Roxane Lahidji, reinventing salt as a sustainable design material, sees herself as ‘an alchemist as much as a designer’. Dutch designer Dirk Vander Kooij is ‘a contemporary craftsman, who embraces technology and machines’. Studio Furthermore develops work with ‘a craft-centric design method’ informed by culture, science and technology. Brecht Duijf and Lenneke Langenhuijsen from BELéN work ‘in collaboration with material’. Their deep material research leads to appealing and tactile appearances and experiences.

The works of British designer Max Lamb seem to be made with very simple and direct actions: cutting, carving, sand casting, moulding, folding. ‘I want the process to be communicated in the final object,’ he says, and ‘the aesthetic is a consequence of the making. It’s not about design: it’s about how it’s made.’

There is clearly a recent movement visible in the way designers work and (re)define their practice. They show a renewed interest in crafts, production techniques and materials. In recent years, their focus has shifted to manufacturing processes and materiality as a counterpoint to globalisation and dematerialisation. What these designers also share in common is a hands-on approach with exploring major social and ecological issues, taking these concerns into their own hands. The designer and the maker are defined as agents of change, moving forward and seeking to tackle the issues of the 21st century head on.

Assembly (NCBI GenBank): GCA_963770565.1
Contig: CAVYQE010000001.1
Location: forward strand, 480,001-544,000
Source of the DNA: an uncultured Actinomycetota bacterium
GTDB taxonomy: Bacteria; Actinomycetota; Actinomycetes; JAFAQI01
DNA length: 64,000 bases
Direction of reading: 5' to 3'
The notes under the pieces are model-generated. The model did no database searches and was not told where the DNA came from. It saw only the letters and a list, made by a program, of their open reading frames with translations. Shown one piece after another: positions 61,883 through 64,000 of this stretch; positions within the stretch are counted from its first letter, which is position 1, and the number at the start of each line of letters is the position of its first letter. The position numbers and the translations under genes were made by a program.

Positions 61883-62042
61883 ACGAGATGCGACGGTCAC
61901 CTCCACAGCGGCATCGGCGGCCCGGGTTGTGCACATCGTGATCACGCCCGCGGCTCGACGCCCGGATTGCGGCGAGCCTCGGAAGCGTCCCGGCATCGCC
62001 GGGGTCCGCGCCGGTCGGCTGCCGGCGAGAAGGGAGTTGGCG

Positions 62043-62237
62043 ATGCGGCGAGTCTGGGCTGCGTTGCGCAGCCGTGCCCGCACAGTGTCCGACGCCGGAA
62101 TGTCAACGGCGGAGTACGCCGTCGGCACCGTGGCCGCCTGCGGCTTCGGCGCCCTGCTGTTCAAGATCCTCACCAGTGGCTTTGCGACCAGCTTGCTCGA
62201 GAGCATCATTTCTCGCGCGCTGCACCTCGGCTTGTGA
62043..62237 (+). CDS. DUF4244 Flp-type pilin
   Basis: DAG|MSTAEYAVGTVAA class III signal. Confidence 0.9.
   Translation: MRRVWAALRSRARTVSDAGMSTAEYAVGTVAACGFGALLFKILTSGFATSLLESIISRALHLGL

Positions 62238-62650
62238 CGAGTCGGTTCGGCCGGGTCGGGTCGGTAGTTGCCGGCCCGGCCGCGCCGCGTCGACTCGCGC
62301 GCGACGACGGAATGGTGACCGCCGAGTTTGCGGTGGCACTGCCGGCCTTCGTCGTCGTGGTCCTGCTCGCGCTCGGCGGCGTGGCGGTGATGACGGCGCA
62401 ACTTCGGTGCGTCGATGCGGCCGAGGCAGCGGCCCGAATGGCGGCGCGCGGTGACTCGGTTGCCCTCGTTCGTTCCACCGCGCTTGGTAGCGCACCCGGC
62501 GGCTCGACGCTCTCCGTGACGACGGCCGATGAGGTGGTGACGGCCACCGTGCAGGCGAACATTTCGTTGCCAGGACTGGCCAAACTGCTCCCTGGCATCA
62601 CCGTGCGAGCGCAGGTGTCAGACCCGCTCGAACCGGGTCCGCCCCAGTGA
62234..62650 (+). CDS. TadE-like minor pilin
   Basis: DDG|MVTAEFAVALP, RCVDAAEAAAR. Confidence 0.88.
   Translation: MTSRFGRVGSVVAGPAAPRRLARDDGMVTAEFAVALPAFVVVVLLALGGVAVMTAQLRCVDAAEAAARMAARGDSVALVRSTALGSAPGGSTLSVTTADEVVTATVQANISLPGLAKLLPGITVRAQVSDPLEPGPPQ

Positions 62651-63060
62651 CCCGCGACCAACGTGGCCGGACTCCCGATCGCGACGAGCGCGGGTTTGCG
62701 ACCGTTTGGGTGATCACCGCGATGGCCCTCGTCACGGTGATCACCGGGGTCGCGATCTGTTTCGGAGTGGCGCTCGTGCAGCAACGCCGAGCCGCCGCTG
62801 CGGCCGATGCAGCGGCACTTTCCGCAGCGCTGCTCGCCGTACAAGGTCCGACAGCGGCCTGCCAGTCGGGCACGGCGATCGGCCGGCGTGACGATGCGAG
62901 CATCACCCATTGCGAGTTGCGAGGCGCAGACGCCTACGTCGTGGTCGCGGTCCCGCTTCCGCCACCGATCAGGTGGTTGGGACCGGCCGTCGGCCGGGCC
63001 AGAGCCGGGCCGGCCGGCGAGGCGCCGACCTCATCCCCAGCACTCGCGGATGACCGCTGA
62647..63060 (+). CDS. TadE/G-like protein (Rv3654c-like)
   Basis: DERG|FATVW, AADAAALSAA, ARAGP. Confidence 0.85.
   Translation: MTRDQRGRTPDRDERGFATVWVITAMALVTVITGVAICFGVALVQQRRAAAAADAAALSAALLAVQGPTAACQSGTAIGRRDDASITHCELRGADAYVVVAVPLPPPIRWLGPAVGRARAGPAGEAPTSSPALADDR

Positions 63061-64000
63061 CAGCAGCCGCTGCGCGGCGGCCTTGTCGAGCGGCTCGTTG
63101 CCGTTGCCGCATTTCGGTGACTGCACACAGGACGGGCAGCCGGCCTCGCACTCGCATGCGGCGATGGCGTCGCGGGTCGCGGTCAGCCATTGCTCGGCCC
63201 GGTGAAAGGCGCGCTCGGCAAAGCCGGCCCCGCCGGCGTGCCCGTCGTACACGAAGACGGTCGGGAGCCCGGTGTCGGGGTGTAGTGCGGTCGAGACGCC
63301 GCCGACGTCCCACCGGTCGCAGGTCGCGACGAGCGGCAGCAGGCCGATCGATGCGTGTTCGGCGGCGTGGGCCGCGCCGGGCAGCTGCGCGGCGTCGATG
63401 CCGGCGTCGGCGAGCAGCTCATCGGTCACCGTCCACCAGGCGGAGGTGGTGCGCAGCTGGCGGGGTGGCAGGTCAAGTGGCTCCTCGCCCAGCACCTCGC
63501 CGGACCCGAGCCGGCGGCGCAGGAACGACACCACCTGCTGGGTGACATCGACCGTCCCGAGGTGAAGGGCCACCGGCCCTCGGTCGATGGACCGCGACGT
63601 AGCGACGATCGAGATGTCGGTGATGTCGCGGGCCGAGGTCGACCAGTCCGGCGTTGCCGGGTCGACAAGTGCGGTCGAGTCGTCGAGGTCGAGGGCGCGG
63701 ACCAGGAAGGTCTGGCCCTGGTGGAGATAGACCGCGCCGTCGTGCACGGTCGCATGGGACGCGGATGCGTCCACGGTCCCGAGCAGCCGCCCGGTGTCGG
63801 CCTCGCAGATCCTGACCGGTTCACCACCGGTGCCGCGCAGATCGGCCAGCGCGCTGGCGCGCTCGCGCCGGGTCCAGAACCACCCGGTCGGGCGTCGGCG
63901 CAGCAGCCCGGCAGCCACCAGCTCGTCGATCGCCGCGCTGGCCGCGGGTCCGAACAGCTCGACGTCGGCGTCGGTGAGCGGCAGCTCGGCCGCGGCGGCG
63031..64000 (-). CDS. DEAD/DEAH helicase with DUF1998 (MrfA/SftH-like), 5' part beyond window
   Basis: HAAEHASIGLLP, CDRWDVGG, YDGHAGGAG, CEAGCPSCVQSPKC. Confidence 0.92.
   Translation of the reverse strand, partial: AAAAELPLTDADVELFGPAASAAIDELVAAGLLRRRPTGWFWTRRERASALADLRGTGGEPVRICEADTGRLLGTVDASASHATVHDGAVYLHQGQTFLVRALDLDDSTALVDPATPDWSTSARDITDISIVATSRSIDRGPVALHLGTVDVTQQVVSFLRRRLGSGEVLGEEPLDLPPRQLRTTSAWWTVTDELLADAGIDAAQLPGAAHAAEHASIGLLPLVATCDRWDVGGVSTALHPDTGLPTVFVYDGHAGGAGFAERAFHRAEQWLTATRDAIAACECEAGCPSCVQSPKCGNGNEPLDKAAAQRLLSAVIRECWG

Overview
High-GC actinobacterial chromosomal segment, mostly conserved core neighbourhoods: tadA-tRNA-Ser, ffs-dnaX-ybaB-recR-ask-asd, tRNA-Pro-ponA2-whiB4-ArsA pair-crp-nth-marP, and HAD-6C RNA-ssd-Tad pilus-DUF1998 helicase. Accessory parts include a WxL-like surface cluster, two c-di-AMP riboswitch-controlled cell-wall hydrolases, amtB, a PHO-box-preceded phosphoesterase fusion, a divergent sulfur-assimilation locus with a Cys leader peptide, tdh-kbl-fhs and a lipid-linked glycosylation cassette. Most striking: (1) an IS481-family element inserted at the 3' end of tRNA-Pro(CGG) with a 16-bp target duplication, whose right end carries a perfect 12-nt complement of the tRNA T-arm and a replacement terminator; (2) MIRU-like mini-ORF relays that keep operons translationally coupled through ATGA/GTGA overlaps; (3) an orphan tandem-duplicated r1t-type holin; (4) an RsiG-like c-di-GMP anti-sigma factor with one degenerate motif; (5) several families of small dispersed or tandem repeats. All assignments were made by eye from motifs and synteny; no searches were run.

The exhibition Poème Brut at the Design museum Gent captures this movement within a series of poetic and intimate object ensembles: curators Siegrid Demyttenaere and atelier lachaert dhanis selecting international iconic designers, as well as emerging young talent with a keen eye on material experimentation. The objects show the power of hands-on processes and a return to materiality.

As stated by Kate Franklin and Caroline Till in their new book, Radical Matter. Rethinking materials for a sustainable future (Thames & Hudson 2018): ‘We are potentially on the brink of a materials revolution that could help rebalance our relationship with our planet and reshape society for the better. (…) We need a better, smarter, more cyclical approach, in contrast to our current linear “take-make-discard” relationship with materials. We are beginning to see that alternative systems of production and consumption are possible.’

Poème Brut. Curators: Siegrid Demyttenaere/DAMNº Magazine & atelier lachaert dhanis

30 March 2018 – 2 September 2018

Design Museum Ghent, Belgium